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Joey’s Home Movies For the Week of March 8th – Reconsidering ‘American Skin’

Welcome back to my Home Movies! Today, there’s again really almost nothing coming out of note, so I’m stretching with my top pick. It’s American Skin, which is very flawed, but at least has its heart in the right place. There’s a new Criterion Collection releasee, at least, so there’s that. Better days are ahead, I can assure you of that. Read on for more…

Joey’s Top Pick

Vertical Entertainment

American Skin

Nate Parker is a controversial actor and filmmaker, so anything involving him can be a hot button issue. Taking away his personal issues, as a writer and director, he’s a work in progress. I’m in the minority of thinking American Skin is an improvement on The Birth of a Nation. At the same time, it’s still flawed and prone to unnecessary histrionics. Parker is telling a worthwhile story, just in a decidedly hit or miss manner. In my admittedly mixed review (found here), I had this to say:

As a filmmaker, Parker is still a work in progress…American Skin wants to say something important, and that’s admirable. It’s simply done in too scattershot of a way to be even close to effective.

Also Available This Week

Virgil Films and Entertainment

Ip Man: Kung Fu Master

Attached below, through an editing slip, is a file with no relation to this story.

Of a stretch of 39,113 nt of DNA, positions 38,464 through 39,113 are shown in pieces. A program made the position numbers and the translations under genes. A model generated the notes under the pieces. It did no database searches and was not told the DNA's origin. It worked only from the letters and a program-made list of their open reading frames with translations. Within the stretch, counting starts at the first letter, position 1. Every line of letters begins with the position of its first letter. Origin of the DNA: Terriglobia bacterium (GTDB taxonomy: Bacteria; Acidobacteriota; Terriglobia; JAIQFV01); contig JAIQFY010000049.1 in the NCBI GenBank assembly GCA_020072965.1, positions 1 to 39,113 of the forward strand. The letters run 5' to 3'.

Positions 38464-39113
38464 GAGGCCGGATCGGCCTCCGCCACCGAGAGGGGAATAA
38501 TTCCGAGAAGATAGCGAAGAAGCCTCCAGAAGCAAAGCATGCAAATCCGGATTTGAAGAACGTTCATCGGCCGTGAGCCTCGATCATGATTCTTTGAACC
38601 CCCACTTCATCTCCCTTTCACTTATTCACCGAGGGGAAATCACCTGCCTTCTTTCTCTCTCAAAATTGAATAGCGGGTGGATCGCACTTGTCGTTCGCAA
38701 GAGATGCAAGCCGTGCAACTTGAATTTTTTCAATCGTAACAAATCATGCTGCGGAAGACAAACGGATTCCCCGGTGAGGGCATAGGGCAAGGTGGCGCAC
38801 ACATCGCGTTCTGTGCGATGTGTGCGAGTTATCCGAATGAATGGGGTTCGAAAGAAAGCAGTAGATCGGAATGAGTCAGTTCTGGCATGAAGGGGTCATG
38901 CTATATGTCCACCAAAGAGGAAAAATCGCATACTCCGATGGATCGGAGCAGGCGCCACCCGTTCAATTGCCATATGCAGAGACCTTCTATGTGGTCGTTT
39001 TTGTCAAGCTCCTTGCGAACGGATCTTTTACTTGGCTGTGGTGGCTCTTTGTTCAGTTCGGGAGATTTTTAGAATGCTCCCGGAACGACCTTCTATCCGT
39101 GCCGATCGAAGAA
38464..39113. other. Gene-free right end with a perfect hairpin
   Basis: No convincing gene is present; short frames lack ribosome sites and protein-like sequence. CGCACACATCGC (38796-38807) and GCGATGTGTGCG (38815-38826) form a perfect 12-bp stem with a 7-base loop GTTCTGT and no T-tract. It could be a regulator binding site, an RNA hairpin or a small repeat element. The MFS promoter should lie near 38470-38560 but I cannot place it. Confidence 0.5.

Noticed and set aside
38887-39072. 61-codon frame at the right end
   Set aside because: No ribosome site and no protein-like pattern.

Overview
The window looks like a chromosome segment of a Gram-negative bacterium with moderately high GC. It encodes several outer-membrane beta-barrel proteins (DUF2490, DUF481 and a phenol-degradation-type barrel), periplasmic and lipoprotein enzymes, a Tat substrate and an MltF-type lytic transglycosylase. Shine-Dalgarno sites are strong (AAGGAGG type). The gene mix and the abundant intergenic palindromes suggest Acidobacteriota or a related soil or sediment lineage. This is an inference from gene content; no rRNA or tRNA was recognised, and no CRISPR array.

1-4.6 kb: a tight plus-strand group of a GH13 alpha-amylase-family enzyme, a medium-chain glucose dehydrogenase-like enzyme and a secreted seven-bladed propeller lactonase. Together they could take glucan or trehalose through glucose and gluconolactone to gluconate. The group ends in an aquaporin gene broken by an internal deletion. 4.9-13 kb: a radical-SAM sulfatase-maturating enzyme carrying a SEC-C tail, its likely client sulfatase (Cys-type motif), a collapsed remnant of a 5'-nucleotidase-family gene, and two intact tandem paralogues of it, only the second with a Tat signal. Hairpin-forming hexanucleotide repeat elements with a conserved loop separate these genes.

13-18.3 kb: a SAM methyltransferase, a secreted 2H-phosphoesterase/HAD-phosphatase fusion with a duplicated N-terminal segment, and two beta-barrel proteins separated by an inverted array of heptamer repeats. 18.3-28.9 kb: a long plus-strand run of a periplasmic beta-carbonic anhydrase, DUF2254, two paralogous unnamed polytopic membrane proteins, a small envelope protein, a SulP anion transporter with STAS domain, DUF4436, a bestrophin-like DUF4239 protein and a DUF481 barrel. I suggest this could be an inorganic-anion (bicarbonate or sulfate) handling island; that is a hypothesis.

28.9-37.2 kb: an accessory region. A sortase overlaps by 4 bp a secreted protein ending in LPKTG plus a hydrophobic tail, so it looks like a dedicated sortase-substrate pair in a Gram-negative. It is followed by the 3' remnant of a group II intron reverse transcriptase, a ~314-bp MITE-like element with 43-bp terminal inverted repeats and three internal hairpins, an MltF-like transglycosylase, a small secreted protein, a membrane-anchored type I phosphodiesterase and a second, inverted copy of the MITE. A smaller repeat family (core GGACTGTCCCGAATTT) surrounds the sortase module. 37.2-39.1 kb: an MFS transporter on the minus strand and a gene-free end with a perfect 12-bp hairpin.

Rent-A-Pal

Ruth: Justice Ginsburg In Her Own Words

Vanguard

Criterion Corner

Criterion

Touki bouki

From The Criterion Collection: “With a stunning mix of the surreal and the naturalistic, Djibril Diop Mambéty paints a fractured portrait of the disenchantment of postindependence Senegal in the early 1970s. In this picaresque fantasy-drama, the disaffected young lovers Anta and Mory, fed up with Dakar, long to escape to the glamour and comforts they imagine France has to offer, but their plan is confounded by obstacles both practical and mystical. Alternately manic and meditative, Touki bouki has an avant-garde sensibility characterized by vivid imagery, bleak humor, unconventional editing, and jagged soundscapes, and it demonstrates Mambéty’s commitment to telling African stories in new ways. Touki bouki was restored in 2008 by the Cineteca di Bologna/L’Immagine Ritrovata laboratory, in association with The Film Foundation’s World Cinema Project and the family of director Djibril Diop Mambéty. Restoration funded by Armani, Cartier, Qatar Airways, and Qatar Museum Authority.

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Written by Joey Magidson

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